The coverage on this is a tad bit confusing. First story I saw was at the Register and it implied that UMG was contemplating not re-upping. Others seem to be asserting that it is a done deal. I’m guess that until we hear from the Jobs, the issue will not be closed regardless of what UMG is saying.
My favorite write up, so far, is Cory’s over at Boing Boing. Just contemplating the image he conjures of UMG slitting their own throat gives me shivers. Its a hard point to argue. UMG, among others, complains and complains of piracy and lobbies for draconian and drastic anti-piracy legislation. And now they are considering or already have ended their involvement with the dominant legitimate offering. Like iTunes or not, it is hard to disagree with Cory’s point about the pretty much untenable position in which UMG is placing itself.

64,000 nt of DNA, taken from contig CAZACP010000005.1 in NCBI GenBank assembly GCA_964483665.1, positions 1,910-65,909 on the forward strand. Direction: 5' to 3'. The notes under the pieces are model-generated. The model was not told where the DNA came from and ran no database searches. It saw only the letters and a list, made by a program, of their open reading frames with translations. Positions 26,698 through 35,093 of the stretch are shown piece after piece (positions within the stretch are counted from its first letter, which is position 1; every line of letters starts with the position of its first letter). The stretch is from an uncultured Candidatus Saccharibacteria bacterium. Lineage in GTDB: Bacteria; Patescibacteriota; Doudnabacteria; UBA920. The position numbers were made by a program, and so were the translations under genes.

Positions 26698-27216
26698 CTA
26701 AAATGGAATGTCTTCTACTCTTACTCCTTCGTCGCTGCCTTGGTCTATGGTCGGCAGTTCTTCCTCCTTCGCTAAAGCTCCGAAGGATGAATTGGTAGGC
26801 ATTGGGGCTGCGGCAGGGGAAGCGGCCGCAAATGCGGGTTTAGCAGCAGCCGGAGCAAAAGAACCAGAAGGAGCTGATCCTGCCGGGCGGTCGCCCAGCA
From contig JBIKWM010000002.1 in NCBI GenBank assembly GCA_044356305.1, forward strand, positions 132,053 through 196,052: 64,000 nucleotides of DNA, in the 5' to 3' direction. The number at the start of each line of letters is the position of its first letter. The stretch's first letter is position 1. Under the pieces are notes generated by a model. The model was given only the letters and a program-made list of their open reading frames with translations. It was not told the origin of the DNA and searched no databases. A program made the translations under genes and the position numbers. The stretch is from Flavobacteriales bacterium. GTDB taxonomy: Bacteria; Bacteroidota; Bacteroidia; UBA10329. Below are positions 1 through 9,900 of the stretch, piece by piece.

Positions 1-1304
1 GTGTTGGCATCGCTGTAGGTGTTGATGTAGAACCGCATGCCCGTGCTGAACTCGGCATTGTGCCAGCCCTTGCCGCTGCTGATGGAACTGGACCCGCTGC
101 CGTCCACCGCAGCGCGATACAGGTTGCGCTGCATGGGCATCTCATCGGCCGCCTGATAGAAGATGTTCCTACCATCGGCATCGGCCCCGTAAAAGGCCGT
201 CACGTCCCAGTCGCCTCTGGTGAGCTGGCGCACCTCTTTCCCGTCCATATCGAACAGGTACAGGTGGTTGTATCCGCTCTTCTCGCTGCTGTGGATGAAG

Sadly, I doubt anyone there has realized this. He makes an observations about the changing of the guard I have seen elsewhere. If true, that’s an even more likely cause for what would seem, reasoning logically, to be a complete rhetorical disconnect.
As I mentioned at the outset, the other shoe will be Apple’s response. By all accounts, EMI’s DRM-free offering has been successful. This gives Steve a simple response to UMG if they want more money pure track. Give it to us without DRM and we’ll gladly apply the new “Plus” pricing. I very much wish that to be his response but I doubt very much it will come down to so simple an ultimatum.
Updated: The NYT has a better story. It clarifies the situation and UMG’s apparent intent. The issues isn’t whether they will necessarily continue to offer music through iTunes. They apparently want to do so “at will” meaning they can take their offering away on short notice, essentially in a snit, if they have qualms with Apple’s pricing or terms of service, or whatever.
Oh, yeah, and what many who are covering this are unsurprisingly neglecting to mention: this is not a snap decision. Apple and UMG had already been in negotiations so this seems to be more the result of a stand off than fickleness on the part of the label.